Marc Montgomery, Carmel Kilkenny, Lynn Desjardins, Marie-Claude Simard

The Link ONLINE- Jan.26-27-28, 2018


Your hosts this week, Carmel, Lynn, Marie-Claude, Marc  (video of show at bottom)



The amount of water in Voelvlei Dam near Cape Town, one of the region’s largest water catchments, is nearing a critical level. PHOTO:
Mike Hutchings/Reuters

The city of Cape Town, with it’s almost 4 million souls, is almost out of water.  The estimated date of having none left. Day Zero, is only a couple of months away in early April.

A Canadian expert who knows the situation well says its something all major cities in the world should be taking very careful note of.. The reason is that many, if not most of the cities have ageing infrastructure like Cape Town which leaks much of its potable water through old pipes, but even more so, climate change will affect hydrological patterns, and almost never for the better.

In this excerpt of their conversation, Marc spoke with Larry Swatuk (PhD) a professor of international development at the University of Waterloo here in Canada, and extraordinary professor at the Institute for Water Studies, University of Western Cape, S. Africa, and asked first about the role of ageing infrastructure in the overall problem, something that many cities have to deal with…


A Bangladeshi garment worker reacts before the media after police baton charged them in Dhaka, Bangladesh, Thursday, Aug. 7, 2014. Bangladesh police on Thursday entered the premises of a garment factory, fired tear gas and used batons to disperse workers who were on a hunger strike since July 28 demanding payment of their salaries and festival allowances. (AP Photo/A.M. Ahad)

The renowned aid agency OXFAM has released a new report on the growing gap between the world’s rich and poor. It was released in time for the meeting of the world’s rich and powerful at the World Economic Forum in Davos Switzerland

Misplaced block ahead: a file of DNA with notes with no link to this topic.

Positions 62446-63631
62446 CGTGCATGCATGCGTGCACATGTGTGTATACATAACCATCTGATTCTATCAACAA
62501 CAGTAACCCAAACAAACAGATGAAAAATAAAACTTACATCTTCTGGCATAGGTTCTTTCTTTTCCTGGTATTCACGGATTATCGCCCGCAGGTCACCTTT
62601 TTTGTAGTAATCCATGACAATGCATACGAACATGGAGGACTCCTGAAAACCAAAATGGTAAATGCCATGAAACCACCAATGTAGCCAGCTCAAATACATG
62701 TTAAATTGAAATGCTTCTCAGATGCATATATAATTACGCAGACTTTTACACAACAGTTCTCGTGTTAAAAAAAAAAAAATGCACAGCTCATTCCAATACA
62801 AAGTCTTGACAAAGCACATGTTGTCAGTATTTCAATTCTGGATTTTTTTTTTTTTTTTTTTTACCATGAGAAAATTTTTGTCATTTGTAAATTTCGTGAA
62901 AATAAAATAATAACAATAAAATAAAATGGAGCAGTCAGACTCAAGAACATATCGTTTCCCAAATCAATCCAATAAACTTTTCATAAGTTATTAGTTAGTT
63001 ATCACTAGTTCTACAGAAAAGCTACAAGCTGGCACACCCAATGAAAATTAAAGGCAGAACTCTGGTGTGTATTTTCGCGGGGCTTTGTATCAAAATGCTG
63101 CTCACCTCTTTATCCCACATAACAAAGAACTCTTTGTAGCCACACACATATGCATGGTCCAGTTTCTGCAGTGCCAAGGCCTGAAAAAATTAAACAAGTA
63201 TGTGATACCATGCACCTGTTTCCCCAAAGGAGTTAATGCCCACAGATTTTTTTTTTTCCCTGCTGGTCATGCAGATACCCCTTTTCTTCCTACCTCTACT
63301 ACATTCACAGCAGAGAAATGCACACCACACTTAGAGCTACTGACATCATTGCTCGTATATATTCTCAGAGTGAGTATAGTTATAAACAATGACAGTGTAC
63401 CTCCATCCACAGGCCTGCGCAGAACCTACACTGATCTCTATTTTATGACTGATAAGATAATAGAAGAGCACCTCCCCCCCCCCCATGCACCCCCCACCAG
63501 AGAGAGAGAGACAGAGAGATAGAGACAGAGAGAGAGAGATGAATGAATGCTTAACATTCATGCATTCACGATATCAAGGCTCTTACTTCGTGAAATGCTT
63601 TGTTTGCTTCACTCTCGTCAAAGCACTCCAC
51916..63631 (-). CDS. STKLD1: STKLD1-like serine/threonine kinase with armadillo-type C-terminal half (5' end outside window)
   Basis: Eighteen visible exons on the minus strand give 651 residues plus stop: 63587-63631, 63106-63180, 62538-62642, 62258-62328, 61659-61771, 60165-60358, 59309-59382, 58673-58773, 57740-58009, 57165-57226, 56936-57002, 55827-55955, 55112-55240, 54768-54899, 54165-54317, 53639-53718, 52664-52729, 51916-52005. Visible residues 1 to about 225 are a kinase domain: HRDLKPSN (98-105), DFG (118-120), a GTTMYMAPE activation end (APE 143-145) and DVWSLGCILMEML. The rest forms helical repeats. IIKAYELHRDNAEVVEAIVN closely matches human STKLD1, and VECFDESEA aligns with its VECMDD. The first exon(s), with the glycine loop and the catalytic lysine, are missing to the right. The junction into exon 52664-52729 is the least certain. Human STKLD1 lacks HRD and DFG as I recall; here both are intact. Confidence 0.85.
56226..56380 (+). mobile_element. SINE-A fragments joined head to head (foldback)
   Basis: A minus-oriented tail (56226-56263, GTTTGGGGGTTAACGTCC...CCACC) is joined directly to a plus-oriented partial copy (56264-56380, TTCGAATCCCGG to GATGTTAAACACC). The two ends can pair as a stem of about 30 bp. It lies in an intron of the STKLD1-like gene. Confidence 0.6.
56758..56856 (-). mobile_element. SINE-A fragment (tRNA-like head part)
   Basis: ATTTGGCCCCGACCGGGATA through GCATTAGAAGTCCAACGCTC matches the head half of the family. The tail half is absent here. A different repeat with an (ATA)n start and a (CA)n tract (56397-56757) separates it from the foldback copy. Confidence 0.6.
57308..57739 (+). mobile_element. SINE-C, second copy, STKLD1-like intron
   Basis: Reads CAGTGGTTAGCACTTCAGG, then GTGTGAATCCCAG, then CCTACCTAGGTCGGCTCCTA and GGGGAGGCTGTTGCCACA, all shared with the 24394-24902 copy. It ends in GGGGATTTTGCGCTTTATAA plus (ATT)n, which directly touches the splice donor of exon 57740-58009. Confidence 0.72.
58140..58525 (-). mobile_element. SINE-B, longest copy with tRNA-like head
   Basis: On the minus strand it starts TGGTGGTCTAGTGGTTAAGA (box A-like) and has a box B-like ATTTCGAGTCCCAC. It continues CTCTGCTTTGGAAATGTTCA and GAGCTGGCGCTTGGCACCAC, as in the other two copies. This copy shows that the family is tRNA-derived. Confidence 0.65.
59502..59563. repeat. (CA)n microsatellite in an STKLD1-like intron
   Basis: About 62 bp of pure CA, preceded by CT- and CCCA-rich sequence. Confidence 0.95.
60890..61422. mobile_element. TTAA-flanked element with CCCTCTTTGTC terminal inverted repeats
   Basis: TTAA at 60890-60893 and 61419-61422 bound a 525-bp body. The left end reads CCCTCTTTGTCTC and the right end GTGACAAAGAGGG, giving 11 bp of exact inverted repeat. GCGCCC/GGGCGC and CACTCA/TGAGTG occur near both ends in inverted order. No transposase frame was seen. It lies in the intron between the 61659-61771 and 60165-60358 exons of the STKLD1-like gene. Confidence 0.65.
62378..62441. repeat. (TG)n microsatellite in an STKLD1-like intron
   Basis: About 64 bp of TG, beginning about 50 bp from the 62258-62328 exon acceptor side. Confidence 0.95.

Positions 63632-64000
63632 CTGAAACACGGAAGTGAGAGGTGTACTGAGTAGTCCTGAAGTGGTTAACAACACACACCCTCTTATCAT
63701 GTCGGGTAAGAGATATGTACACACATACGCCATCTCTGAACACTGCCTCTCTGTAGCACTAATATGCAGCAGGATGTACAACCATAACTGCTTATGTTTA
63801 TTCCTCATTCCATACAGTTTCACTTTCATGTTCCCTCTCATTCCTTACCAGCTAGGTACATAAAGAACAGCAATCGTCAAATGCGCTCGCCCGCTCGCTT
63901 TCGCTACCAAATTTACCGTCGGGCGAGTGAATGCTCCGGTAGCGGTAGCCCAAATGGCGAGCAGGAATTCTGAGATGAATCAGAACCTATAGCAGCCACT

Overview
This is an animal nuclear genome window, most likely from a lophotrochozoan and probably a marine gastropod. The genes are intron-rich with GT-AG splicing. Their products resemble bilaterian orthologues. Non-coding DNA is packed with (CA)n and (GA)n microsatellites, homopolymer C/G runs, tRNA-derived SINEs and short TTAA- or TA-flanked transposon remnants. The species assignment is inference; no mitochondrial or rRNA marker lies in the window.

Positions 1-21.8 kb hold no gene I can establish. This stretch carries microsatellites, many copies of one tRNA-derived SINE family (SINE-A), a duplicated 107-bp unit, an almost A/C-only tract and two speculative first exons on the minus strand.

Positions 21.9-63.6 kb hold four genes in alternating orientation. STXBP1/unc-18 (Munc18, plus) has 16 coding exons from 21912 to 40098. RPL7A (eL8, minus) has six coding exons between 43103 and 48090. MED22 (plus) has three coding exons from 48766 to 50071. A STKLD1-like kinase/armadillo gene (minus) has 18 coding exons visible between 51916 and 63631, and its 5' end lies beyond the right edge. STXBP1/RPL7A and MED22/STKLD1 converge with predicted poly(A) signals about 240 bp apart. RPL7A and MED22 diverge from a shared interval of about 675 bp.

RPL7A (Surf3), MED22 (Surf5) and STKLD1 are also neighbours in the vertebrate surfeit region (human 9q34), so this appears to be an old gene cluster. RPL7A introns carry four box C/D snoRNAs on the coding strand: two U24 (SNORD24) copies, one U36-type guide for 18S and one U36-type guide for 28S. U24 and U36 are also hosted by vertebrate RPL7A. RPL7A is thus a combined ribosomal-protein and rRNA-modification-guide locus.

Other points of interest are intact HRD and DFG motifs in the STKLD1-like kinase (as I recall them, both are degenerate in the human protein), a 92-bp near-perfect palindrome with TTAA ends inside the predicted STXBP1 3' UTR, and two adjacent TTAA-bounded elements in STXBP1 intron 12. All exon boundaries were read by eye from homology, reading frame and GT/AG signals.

The report notes the growing erosion of worker’s rights, excessive corporate influence on government, and pursuit of profit for shareholders over well-being of employees.

Lynn spoke with Diana Saroisi, manager of policy at OXFAM Canada.


Canada’s Minister of Foreign Affairs Chrystia Freeland with Mexico’s Secretary of Economy Ildefonso Guajardo Villarreal, left, and Ambassador Robert E. Lighthizer, U.S. Trade Representative, during the final day of the third round of NAFTA negotiations in Ottawa on Sept. 27, 2017. The NAFTA negotiations are moving to non-capital cities for a first meeting outside of Washington, Mexico City and Ottawa, beginning in Montreal. (Sean Kilpatrick/CP)

The talks about renogiating the North America Free Trade Agreement with Canada, the U.S. and Mexico, resumed this past week in Montreal.

But while the weather was cold outside, observers say it wasn’t all that warm at the talks either.

The feeling seems to be that U.S. President Trump would be favourable to having the deal fail, and then possibly renegotiate a separate deal with Canada. Carmel spoke with

Ian Lee, associate professor at the Sprott School of Business, at Carleton University in Ottawa.who was an observer of the original Canada-U.S Free Trade Agreement in 1988, later expaned to NAFTA in 1994 with the inclusion of Mexico.

Photos of the week

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